Sunday, October 5, 2014

Eight-spotted vs. Twelve-spotted Skimmer

One problem with Montana is that  its almost impossible to drive across and search for birds and dragonflies at the same time. I have a favorite rest area where Interstate 90 crosses the Madison River near Three Forks in Gallatin County. This spot is not an official rest area, but a fishing access off the frontage road on the north side of the Interstate.

Despite windy, chilly conditions on 17 July 2014, a few dragonflies chased each other above cattail-edged pools. At first I thought these were Twelve-spotted Skimmers, like the one in the second photo from the Lebanon Hills Regional Park near Minneapolis (photographed in July 2013). But they appeared a bit odd. The wings seemed short, maybe because they lacked terminal black spots. The white spots on the hind wings blended together. The abdomens appeared very bright blue-gray.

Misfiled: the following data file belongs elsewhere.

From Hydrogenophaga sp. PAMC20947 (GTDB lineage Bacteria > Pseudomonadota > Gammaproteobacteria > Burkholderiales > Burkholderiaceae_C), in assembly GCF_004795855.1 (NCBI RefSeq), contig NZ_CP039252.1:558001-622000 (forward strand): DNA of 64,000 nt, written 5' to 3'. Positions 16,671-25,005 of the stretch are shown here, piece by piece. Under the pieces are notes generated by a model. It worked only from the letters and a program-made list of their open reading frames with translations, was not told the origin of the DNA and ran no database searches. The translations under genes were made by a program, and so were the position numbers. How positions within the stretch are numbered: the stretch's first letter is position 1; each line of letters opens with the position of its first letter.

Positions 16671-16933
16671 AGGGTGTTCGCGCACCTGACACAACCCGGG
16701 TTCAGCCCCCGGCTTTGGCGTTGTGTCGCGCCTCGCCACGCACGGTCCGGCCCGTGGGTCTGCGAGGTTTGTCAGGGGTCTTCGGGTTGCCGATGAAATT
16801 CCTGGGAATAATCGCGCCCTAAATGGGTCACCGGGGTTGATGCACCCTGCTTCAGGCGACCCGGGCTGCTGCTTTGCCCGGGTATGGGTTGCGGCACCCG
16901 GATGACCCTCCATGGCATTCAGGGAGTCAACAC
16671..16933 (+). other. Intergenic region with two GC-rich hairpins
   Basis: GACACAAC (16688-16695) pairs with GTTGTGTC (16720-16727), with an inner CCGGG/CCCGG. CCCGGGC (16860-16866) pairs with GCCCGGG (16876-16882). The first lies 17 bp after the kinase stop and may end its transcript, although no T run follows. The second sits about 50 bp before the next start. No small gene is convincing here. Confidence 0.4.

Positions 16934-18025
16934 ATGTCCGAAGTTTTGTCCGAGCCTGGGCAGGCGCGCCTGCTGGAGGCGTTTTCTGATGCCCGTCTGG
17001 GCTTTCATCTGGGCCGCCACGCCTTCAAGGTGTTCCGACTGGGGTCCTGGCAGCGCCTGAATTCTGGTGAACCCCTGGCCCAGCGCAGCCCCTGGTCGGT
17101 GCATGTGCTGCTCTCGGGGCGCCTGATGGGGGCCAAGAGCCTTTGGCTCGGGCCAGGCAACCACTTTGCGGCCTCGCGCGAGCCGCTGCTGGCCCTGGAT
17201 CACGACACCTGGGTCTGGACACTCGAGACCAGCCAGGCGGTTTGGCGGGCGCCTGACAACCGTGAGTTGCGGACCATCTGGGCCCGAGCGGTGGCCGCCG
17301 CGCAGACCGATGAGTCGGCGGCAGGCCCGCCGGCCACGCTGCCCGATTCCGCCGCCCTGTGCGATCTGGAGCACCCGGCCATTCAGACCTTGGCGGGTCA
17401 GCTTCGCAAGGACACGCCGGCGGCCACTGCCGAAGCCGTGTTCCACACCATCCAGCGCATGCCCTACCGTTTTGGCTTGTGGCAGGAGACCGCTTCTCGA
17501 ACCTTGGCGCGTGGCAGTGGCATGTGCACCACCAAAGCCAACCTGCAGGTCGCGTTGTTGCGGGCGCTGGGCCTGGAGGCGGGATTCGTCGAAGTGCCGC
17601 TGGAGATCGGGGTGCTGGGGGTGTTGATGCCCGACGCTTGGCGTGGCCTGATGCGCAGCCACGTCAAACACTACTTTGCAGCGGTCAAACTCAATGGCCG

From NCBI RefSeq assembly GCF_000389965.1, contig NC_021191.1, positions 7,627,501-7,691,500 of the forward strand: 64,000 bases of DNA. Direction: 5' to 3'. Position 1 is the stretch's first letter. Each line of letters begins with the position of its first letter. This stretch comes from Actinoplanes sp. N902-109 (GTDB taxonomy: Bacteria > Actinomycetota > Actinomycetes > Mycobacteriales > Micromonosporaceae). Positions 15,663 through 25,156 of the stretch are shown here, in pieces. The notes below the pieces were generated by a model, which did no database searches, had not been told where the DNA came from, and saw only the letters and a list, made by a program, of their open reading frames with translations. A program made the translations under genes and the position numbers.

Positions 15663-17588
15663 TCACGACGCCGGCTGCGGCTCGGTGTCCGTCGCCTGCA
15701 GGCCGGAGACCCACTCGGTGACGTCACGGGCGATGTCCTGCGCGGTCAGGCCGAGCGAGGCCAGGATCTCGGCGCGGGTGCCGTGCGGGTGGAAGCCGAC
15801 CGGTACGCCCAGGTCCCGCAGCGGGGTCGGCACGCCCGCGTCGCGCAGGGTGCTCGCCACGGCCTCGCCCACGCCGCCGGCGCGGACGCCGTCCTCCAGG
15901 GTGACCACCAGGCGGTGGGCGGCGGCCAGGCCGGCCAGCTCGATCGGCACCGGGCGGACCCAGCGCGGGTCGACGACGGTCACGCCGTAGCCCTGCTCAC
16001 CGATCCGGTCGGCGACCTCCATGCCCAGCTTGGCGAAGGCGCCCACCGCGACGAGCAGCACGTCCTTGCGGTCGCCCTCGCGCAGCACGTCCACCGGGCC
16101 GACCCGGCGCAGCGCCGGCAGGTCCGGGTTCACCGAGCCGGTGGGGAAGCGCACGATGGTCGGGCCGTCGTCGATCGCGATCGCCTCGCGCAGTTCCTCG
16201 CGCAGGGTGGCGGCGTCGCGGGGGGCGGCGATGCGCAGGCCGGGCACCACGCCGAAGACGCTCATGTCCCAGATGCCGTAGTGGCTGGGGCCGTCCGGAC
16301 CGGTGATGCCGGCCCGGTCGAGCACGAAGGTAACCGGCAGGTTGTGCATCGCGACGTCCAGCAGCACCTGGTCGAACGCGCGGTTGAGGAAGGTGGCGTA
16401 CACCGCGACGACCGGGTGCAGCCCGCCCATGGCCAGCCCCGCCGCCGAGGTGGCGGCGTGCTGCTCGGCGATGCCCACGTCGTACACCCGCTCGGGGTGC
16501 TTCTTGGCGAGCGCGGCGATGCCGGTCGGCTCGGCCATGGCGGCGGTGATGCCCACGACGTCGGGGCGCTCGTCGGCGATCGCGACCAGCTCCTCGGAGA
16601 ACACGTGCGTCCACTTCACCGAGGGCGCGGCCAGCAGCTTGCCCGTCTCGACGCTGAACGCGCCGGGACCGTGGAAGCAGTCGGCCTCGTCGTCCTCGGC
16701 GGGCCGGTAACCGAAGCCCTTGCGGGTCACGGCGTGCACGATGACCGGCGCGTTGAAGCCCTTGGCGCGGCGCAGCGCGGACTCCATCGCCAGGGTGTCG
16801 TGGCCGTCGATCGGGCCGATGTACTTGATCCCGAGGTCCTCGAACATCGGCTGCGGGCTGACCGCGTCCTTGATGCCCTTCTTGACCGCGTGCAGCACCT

All dragonflies should be so easy to identify! These odes were my first Eight-spotted Skimmers. This dragonfly is found across much of the western United States, east only to Colorado and Wyoming. The skimmer was difficult to photograph until one repeatedly returned  to a nearby perch. Paulson (2009)describes this behavior well, saying they "move constantly, not defending fixed territories…[showing] much aggression to other males of their own and other similar-sized species."

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